Jun. 16, 2018
From attacks by Muslim mobs to closures by Muslim authorities, the lamentable plight of Coptic Christian churches in Egypt always follows a pattern, one that is unwaveringly only too typical.
Thus, last April 14, a Muslim mob—predictably riled by the previous day’s Friday mosque sermons—attacked the church of the Holy Virgin and Pope Kyrillos in Beni Meinin, Beni Suef. According to Watani, as with 3,500 other Egyptian churches, after patently waiting for decades to receive a permit, the church “had been used for worship for some 10 years now… [T]he building authority committee had recently [earlier that day] visited the church in preparation for legalising its status, and the attack was waged in retaliation.”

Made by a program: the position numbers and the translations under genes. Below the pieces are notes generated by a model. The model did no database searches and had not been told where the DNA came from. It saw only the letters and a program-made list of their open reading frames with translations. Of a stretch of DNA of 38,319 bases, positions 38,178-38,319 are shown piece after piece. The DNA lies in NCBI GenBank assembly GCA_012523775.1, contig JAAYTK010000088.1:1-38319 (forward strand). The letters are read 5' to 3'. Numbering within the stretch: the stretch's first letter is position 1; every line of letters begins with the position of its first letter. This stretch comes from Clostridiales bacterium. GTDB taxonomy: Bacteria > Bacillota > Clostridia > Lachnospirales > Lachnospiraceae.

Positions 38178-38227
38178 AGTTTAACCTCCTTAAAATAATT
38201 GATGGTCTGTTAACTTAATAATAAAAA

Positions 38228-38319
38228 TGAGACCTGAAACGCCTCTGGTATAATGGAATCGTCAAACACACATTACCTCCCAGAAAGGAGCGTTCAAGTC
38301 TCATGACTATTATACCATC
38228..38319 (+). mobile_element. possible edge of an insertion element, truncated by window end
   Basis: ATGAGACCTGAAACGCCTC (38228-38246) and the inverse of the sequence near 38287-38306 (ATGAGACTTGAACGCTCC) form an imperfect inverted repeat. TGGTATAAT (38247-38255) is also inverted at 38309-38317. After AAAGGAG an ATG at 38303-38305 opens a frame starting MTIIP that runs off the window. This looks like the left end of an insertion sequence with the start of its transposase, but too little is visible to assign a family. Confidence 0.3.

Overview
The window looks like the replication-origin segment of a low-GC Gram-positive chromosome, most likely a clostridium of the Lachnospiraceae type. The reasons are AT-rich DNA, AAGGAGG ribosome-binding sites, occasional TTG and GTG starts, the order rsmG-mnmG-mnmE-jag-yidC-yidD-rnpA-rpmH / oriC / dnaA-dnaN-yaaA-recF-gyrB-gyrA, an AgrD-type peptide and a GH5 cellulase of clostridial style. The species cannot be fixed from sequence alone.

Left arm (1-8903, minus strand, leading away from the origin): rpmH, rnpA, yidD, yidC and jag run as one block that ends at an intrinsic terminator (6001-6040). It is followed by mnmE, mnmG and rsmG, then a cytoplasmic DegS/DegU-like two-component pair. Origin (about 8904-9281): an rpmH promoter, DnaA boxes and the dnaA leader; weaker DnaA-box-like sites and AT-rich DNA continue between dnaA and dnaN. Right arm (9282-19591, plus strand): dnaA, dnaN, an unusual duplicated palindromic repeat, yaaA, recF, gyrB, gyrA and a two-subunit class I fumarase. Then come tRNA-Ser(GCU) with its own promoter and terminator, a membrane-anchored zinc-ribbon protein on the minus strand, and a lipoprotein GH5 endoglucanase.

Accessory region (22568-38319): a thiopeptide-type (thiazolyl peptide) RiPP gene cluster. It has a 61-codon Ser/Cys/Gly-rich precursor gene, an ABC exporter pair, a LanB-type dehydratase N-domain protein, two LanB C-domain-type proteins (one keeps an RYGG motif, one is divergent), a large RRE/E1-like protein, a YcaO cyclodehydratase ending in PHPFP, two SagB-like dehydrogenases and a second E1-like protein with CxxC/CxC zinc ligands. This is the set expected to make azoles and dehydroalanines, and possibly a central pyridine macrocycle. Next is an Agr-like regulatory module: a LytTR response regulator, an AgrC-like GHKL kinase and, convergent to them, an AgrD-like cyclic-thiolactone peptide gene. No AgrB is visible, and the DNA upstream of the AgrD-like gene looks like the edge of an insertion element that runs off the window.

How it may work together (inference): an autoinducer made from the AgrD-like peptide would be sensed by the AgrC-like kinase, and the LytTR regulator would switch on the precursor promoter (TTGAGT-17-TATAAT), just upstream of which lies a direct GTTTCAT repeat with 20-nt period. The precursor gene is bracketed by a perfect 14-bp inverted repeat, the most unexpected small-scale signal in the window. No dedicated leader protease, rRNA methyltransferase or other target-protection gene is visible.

Local authorities’ response was even more typical: Twenty people were arrested after the attack—eleven Muslims (attackers) and nine Copts (defenders). At least five of the arrested Christians, whose “crime” was to try to put out fires Muslims started, were illegally incarcerated for over a month. One lost his job due to this prolonged absence (police refused to admit holding him to his employer).